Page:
Fast Freight

Davey and Terri Barnett say hauling expedited allows them more time to enjoy their hobbies like shopping for antiques and visiting historic sites.

Terri Barnett will often wake from a nap in her sleeper, turn to her husband and partner in their one-truck business, and ask what state they’re in. Davey will tease back, “We’re in Missouri, but you’re in the state of confusion.”

“We’re in a different state every day,” Terri says, explaining their fast-paced, expedited trucking business, a rapidly expanding transportation niche drivers say pays better and offers more freedom than conventional applications. The expedited industry, in which loads as small as a fist and as large as a truckload are ferried across towns, states and even the country on tight schedules, has exploded since the early 1980s. Tens of thousands of truck drivers and small vehicle carriers have carved out the segment as shippers and manufacturers have moved away from warehouses to just-in-time delivery.

The expedited industry, which began with companies like Robert’s Express, now FedEx Custom Critical, and mom-and-pop carrier operations, has even attracted the attention of mainstream truckload giants like Schneider National, which launched a division three years ago and has 750 teams dedicated to expedited today. The reason? Money.

Automotive manufacturers, high-tech firms and the medical industry are willing to pay a premium for door-to-door services that guarantee fast delivery times and exceptional customer service. For truckers, that premium translates into better pay and fewer miles. But don’t think it comes without it’s own unique stresses.

“I cried for the first six months we were on the road,” says Terri Barnett, who hauls for FedEx Custom Critical out of Arlee, Ala. “Davey would look to make a right turn, and I’d glare at him.”

The Barnetts, who hauled and set up mobile homes locally before joining FedEx Custom Critical, had just built a house and were waiting for the birth of their fifth grandchild. But the opportunity was too good. Now they relish their time on the road because they can take themselves out of service to see historical attractions and shop for antiques.
For Ben and Melanie Easters, owner-operators from Houston, Tex., with Panther II Transportation, the transition was easier because they already hauled over-the-road. They were attracted to expedited by the promise of fewer miles on their Volvo 770 and more respect from customers.

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“We get to see a different side of the freight business,” Ben Easters says. “It’s not as bad on your truck for the same money. And we’re not treated the same way as in the regular side of the freight business. We’re treated as somebody, as professionals.”

Typically, expedited drivers receive higher per-mile rates and drive fewer miles over the course of a year. Drivers say their annual salary works out to be the same as it would be in other applications, but the wear and tear on their trucks is less.

But on the other side of the coin, carriers expect more out of their haulers: spotless motor vehicle records, a high-level of efficiency, an eye towards customer service and strong business habits.

The Barnetts, for instance, are part of FedEx Custom Critical’s White Glove Service and must have government background clearance and meet other rigid standards to accept their loads. The loads pay better – the couple once hauled a load in Utah for $12 a mile – but their customers expect a load to be on time and in perfect order.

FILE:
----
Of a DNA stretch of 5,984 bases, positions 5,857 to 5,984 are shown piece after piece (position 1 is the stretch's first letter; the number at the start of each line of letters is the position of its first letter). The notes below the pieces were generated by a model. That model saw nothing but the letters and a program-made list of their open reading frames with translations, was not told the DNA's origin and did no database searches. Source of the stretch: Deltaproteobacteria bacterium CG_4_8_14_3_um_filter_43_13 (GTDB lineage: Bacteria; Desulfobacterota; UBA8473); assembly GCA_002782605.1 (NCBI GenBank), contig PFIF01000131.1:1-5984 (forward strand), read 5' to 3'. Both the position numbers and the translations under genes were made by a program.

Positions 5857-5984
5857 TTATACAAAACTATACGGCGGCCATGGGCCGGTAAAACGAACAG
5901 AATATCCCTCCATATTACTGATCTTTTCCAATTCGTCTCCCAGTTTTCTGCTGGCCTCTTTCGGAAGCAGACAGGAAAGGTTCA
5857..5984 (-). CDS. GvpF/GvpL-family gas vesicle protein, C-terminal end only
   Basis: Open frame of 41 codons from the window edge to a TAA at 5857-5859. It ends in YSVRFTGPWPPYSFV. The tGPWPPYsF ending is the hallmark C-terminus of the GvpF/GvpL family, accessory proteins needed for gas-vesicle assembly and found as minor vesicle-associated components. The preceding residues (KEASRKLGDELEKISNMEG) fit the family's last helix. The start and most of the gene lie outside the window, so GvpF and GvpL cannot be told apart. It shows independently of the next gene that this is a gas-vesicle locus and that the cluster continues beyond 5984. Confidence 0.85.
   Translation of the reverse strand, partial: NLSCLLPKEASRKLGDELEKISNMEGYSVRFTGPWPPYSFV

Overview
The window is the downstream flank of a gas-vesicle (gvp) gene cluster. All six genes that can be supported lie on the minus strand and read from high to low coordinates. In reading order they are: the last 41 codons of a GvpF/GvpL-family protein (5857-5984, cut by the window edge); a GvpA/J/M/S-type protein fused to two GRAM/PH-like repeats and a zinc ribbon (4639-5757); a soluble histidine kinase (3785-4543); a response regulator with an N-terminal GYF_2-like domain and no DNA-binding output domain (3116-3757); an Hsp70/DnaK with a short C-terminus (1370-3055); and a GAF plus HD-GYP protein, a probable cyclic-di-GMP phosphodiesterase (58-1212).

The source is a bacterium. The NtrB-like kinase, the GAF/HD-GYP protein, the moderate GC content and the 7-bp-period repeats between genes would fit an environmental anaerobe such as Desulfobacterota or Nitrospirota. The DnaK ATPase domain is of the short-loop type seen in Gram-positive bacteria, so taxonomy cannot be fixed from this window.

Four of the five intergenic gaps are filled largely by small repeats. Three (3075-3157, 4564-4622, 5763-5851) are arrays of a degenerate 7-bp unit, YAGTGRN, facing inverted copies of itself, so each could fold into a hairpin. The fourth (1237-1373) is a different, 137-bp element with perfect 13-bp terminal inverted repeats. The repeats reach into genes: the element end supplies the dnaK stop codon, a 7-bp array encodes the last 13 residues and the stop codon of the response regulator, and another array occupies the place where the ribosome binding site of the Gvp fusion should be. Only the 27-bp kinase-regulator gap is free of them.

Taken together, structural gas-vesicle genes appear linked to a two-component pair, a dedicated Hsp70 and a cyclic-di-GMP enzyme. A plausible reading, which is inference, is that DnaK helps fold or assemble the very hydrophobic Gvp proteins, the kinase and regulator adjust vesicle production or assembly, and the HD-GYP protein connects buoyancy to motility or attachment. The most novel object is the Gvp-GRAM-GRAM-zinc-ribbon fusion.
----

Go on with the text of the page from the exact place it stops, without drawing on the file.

“We live on a pretty short fuse,” Davey says. “On-time is where it’s at.”

That means very few stops and no time at truckstops along the way. The couple once picked up a load destined for a factory that had shut down. The factory, which is located in a Southern state, was waiting on the load to restart operations and was losing thousands of dollars an hour. A blizzard that had closed freeways in the Midwest threatened to delay their arrival, so the couple had to reroute hundreds of miles to make the delivery on time. Their load: a 3-pound bearing the Barnetts stored in their sleeper.

That kind of load is not unusual. Lawrence McCord, publisher of, once took a load for Robert’s Express that fit in his shirt pocket. The computer chip was worth hundreds of thousands of dollars and had to be there as fast as possible, the mantra of expedited carriers.

Schneider drivers Tim Clark and Susan Burton say hauling expedited allows them to earn mileage bonuses.

“Shippers are willing to pay a premium for this kind of service,” McCord says. “They can’t get that service from a typical truckload carrier – an exclusive use, door-to-door, time sensitive service.”

They also can’t move shipments via air because ground expediters, undeterred by airport schedules and other constraints, usually get it there faster and cheaper. Tony Celender, a small fleet owner from Cranberry Township, Pa., says he hauls general commodities for manufacturers, printing companies, grocery store chains and some retailers. While the Easterses and Barnetts represent the traditional trucking side of expedited – the Easterses drive an 18-wheeler and the Barnetts a large Freightliner straight truck and haul nationwide – Celender owns four cargo vans and hauls regionally. He got his start hauling heavy construction equipment and materials but enjoys driving smaller vehicles now.

“It’s like driving a Cadillac compared to a truck,” he says. “The stress level is like zero. Naturally, with the vans, I don’t have to run a log, go to scales – I don’t have to worry about any of that. It’s like driving a car back and forth to work. I miss driving the big equipment occasionally because trucks get into your blood.”

Celender says the expedited industry offers opportunity up and down the scale. He started doing local carrier work in the late 1980s to supplement his seasonal construction hauling. Eventually he learned the business from sales to office work. “I kind of fell into my niche. I didn’t want to go from city to city and worry how I’m going to get freight or how I was going to get a back haul. I could find loads to a city but couldn’t get them back.”